Changelog News – Episode #40

Free Dolly, GitHub Accelerator's cohort, improving Tailscale via Apple’s open source & what the heck are passkeys?!


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Kara Deloss announces GitHub Accelerator’s 2023 cohort, Databricks releases the first open source, instruction-following LLM, fine-tuned on a human-generated instruction dataset licensed for research and commercial use, Mihai Parparita writes how he improved Tailscale thanks to Apple’s open source & Neal Fennimore asks and answers the question: Passkeys: what the heck and why?!



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Notes & Links

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All links mentioned in this episode of Changelog News (and more) are in its companion newsletter.



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Play the audio to listen along while you enjoy the transcript. 🎧

What up, nerds? I’m Jerod and this is Changelog News for the week of Monday, April 17th 2023.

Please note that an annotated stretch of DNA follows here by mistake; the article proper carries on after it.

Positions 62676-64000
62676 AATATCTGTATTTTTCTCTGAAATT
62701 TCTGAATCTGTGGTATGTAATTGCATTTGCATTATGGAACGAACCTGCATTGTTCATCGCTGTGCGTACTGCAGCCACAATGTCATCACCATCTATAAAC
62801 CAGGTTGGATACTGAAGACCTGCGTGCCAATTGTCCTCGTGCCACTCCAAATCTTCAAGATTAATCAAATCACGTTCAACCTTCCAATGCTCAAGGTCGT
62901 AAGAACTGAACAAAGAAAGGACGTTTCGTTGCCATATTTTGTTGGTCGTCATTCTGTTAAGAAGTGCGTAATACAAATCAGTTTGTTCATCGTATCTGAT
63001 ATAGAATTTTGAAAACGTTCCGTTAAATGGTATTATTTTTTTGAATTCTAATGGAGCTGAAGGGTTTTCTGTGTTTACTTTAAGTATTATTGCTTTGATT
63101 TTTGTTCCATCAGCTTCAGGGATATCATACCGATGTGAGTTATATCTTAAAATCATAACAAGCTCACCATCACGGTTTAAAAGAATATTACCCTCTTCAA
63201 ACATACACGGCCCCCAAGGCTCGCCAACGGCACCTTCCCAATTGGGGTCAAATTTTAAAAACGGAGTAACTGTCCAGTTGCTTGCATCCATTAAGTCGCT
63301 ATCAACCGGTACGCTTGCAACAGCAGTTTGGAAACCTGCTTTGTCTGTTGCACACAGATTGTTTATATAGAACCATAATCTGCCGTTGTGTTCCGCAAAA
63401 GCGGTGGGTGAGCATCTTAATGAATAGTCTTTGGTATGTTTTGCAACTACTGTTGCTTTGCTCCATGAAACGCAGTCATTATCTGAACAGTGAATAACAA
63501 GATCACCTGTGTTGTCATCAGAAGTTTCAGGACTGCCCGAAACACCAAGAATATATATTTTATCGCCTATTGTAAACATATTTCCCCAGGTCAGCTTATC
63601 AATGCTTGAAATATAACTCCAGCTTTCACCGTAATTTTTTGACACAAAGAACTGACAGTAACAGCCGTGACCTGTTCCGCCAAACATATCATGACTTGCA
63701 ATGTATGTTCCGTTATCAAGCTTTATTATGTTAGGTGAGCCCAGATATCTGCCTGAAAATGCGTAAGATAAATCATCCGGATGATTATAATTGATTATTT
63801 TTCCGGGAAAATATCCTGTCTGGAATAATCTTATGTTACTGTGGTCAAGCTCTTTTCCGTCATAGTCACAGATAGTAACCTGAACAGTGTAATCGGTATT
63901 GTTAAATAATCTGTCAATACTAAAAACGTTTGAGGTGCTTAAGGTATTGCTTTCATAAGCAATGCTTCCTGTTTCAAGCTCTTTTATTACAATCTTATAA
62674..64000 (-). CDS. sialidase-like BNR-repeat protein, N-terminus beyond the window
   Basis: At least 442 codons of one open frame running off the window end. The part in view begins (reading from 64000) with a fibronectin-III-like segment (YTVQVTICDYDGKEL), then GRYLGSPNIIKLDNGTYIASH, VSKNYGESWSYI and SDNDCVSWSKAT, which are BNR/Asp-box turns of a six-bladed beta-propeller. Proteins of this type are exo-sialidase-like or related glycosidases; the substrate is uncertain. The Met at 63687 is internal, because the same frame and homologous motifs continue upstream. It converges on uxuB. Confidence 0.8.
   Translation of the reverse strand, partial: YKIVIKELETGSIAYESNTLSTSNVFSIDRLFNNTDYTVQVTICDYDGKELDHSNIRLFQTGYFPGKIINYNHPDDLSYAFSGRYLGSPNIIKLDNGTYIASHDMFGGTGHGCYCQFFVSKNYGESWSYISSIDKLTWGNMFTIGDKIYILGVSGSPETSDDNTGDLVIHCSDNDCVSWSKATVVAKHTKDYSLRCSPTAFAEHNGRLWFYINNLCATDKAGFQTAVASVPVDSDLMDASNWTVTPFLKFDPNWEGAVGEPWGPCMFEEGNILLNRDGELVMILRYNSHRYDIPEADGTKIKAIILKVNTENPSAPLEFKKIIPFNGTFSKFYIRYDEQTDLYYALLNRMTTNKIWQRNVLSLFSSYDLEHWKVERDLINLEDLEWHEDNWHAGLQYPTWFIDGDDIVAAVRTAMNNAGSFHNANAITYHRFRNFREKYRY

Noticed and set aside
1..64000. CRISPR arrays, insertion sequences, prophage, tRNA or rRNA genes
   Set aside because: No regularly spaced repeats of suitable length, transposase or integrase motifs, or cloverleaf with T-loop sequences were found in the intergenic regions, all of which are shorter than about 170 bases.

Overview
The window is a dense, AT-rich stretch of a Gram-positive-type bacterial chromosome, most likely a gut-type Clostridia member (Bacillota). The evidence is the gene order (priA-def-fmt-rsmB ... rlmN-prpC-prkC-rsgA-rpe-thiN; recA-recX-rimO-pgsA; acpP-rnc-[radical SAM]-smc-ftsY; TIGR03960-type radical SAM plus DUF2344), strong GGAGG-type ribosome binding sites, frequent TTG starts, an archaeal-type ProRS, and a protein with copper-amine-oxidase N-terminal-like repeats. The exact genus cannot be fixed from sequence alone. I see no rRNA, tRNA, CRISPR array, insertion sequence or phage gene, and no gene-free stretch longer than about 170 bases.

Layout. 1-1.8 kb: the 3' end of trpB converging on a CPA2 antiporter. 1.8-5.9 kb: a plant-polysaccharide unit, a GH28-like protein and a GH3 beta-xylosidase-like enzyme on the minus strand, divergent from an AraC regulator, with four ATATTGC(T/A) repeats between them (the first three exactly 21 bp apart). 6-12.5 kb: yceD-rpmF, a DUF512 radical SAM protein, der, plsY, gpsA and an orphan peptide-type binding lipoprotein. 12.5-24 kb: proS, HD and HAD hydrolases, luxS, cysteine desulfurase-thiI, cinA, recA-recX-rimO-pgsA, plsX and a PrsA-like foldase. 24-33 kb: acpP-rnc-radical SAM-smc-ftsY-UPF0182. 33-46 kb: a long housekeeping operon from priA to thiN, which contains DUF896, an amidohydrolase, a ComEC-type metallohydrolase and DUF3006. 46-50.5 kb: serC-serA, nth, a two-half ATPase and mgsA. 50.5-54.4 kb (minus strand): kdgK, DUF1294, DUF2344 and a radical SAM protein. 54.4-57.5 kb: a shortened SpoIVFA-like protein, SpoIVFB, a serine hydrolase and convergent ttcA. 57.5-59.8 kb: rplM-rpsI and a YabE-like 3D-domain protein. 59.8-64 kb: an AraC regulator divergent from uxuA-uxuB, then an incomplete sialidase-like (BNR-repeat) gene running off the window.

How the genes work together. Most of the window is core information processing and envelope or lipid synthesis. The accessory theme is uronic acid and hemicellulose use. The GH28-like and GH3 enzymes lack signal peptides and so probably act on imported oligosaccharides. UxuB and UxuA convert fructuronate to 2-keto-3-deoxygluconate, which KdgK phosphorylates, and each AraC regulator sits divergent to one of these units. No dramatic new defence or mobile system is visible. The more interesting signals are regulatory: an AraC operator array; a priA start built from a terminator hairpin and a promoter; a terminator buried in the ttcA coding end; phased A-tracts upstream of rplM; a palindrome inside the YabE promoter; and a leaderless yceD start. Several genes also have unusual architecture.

Good news, everyone! Our companion Changelog News(letter) now has 100% more dark mode support. Thanks to the many, many readers who hit reply and let us hear about it last week.

You don’t understand the power of the dark side.

Ok, let’s get into the news.

GitHub Accelerator launched their first cohort last week. First time hearing about it? First announced last November, GitHub Accelerator is a 10-week program where open source maintainers receive an initial sponsorship of $20K to work on their project, paired with guidance and workshops from open source leaders, with an end goal of building durable streams of funding for their work.

Kara Deloss announced the 2023 cohort which spans 20 projects and 32 participants from all over the world. Check Kara’s blog post for the full list, but here’s a few of the repos that will sound familiar to Changelog listeners:

  • htmx, Carson Gross’s library which makes AJAX, Web Sockets, and more available directly in HTML
  • nuxt, The Vue community’s framework for building web applications
  • and datasette, Simon Willison’s open source multi-tool for exploring and publishing data

Hello, Dolly!

Earlier this month, the team at DataBricks released Dolly, a large language model (LLM) trained for less than $30 to exhibit ChatGPT-like human interactivity (aka instruction-following).

Two weeks later, they released Dolly 2.0: the first open source, instruction-following LLM, fine-tuned on a human-generated instruction dataset licensed for research and commercial use.

Licensed for commercial use? That seems like a big deal to me… What this means is that any organization can create, own, and customize powerful LLMs that can talk to people, without paying for API access or sharing data with third parties.